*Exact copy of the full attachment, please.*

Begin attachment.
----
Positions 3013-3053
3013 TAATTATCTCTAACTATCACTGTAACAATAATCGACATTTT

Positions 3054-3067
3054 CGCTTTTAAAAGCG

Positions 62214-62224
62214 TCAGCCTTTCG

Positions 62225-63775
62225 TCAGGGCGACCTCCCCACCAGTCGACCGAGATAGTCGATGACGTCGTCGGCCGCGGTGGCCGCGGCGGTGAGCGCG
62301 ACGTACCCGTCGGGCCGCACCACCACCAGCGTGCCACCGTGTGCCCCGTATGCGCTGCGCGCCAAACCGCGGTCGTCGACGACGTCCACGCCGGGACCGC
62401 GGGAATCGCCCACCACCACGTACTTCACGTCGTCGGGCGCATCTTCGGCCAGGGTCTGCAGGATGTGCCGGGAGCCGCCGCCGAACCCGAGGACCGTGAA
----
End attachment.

Positions 3013-3053
3013 TAATTATCTCTAACTATCACTGTAACAATAATCGACATTTT

Positions 3054-3067
3054 CGCTTTTAAAAGCG

Positions 62214-62224
62214 TCAGCCTTTCG

Positions 62225-63775
62225 TCAGGGCGACCTCCCCACCAGTCGACCGAGATAGTCGATGACGTCGTCGGCCGCGGTGGCCGCGGCGGTGAGCGCG
62301 ACGTACCCGTCGGGCCGCACCACCACCAGCGTGCCACCGTGTGCCCCGTATGCGCTGCGCGCCAAACCGCGGTCGTCGACGACGTCCACGCCGGGACCGC
62401 GGGAATCGCCCACCACCACGTACTTCACGTCGTCGGGCGCATCTTCGGCCAGGGTCTGCAGGATGTGCCGGGAGCCGCCGCCGAACCCGAGGACCGTGAA